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The Journal of clinical endocrinology and metabolism

Seated saline suppression testing for the diagnosis of primary aldosteronism: a preliminary study.


PMID 24762111

Abstract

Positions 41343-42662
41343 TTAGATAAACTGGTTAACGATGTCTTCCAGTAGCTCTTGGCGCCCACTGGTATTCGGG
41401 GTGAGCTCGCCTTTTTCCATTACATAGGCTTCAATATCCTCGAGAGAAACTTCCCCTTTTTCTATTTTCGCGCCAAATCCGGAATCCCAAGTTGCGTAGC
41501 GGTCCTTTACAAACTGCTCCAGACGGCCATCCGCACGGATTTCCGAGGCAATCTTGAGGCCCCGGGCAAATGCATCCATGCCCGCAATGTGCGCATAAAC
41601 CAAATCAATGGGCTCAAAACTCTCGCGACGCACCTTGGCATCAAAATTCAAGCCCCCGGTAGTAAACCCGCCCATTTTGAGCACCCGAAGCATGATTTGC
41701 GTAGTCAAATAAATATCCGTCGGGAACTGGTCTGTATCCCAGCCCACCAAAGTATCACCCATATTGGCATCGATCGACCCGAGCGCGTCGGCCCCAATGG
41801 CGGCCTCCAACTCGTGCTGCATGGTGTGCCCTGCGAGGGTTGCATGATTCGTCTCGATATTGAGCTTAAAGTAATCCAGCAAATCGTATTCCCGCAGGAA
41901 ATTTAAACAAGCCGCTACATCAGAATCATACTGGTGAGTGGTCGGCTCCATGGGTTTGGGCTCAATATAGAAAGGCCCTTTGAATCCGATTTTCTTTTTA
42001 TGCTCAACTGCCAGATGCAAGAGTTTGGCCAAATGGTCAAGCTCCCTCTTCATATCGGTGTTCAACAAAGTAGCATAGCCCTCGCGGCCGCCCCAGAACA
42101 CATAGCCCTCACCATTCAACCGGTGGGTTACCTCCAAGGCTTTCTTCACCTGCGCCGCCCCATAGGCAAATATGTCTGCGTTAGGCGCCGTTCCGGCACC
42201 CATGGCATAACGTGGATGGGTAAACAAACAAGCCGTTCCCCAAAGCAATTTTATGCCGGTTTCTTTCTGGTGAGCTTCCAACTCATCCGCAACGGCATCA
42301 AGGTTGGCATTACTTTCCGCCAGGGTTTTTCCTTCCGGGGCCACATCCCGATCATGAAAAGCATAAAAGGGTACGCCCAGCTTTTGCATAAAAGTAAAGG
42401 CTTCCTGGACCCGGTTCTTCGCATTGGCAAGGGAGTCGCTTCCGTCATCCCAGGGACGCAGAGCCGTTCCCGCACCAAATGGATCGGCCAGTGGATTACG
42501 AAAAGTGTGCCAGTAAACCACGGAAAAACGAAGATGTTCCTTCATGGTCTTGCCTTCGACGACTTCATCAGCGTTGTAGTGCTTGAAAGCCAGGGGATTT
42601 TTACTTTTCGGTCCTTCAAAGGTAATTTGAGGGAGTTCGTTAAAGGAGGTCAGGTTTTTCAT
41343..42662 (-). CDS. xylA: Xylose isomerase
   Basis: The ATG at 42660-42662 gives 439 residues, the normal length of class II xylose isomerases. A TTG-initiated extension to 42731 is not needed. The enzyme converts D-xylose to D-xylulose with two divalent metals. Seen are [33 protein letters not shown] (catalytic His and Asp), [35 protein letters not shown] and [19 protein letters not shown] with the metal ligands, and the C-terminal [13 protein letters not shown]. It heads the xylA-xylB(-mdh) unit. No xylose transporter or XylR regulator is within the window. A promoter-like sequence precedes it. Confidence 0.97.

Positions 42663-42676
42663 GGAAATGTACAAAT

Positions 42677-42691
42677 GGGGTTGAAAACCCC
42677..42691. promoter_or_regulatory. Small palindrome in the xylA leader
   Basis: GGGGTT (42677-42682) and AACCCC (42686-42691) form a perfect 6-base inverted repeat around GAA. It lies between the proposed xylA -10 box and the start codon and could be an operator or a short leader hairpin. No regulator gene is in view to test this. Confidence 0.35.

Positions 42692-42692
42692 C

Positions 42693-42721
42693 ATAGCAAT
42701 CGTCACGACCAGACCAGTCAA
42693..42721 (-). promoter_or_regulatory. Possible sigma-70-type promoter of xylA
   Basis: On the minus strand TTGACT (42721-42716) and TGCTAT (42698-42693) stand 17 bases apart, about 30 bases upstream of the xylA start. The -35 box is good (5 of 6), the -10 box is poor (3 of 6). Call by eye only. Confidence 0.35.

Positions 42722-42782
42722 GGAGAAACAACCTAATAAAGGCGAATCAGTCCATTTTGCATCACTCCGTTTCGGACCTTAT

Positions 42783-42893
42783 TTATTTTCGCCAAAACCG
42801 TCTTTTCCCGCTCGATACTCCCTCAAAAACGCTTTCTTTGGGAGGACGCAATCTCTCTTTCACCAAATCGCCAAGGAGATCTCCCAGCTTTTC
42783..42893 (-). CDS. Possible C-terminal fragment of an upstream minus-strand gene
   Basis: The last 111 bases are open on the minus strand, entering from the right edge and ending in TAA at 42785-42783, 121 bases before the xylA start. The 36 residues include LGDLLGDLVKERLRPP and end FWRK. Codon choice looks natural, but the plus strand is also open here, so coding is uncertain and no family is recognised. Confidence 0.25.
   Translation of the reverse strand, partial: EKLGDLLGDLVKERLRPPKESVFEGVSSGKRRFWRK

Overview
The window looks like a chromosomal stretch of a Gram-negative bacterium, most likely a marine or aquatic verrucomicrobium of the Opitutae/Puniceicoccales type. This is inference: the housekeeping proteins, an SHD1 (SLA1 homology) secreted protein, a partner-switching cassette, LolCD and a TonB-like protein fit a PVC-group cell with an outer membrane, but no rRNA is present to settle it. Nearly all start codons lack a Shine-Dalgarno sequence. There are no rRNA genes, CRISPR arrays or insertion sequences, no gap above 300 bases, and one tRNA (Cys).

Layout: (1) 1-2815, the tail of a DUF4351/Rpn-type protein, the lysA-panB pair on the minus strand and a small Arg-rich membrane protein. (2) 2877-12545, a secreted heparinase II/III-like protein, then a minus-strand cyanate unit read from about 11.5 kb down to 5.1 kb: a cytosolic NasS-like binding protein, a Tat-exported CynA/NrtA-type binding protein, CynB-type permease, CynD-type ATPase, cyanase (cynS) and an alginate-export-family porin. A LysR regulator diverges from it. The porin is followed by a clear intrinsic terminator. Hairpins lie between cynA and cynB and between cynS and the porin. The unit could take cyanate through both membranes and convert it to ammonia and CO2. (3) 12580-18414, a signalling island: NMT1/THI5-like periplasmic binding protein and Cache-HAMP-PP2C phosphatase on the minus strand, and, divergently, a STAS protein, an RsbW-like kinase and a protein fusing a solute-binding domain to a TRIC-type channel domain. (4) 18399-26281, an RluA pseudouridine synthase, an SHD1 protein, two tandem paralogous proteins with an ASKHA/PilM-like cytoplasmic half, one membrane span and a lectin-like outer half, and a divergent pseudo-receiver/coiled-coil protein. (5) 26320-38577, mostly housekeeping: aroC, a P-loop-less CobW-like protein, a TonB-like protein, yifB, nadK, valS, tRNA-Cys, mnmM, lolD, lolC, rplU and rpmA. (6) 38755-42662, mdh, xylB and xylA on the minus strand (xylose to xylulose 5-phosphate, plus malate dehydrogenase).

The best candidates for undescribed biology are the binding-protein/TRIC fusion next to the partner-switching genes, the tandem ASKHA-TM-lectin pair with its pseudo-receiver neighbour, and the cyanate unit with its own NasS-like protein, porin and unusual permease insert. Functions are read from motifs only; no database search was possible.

Failure of aldosterone suppression by sodium loading during fludrocortisone suppression testing (FST) or saline suppression testing (SST) confirms primary aldosteronism (PA). We previously found recumbent SST (RSST) to lack sensitivity. Aldosterone levels can be higher upright (e.g. seated) than recumbent in patients with PA and upright levels are used during FST. We therefore hypothesized that seated SST (SSST) is more sensitive than RSST, especially for posture-responsive PA. Of 66 patients who underwent FST (upright plasma aldosterone levels measured at 10am basally and after 4 days fludrocortisone 0.1 mg 6-hourly and oral salt loading), 31 underwent SST (aldosterone levels measured basally at 8am and after infusion of 2 L normal saline over 4h) both recumbent and seated in randomized order and at least 2 weeks apart. FST confirmed PA in 23 of 31 patients (day 4 upright aldosterone level >165 pmol/L), excluded PA in three and was originally "inconclusive" in five. However, one with "inconclusive" FST had PA confirmed by lateralizing AVS and was reclassified "unilateral PA". Of 24 with confirmed PA (eight unilateral, 11 bilateral, and five undetermined subtype), 23 (96%) tested positive by SSST (4-h aldosterone level >165 pmol/L) compared with 8 (33%) by RSST (4-h plasma aldosterone level >140 pmol/L) (P < .001). RSST missed one unilateral, all bilateral, and four with as-yet undetermined subtype. RSST was positive in 7 of 10 (70%) posture-unresponsive vs one of 14 (7.1%) posture-responsive patients (P < .005). These preliminary results suggest that seated SST may be superior to recumbent SST in terms of sensitivity for detecting PA, especially posture-responsive forms, and may represent a reliable alternative to FST.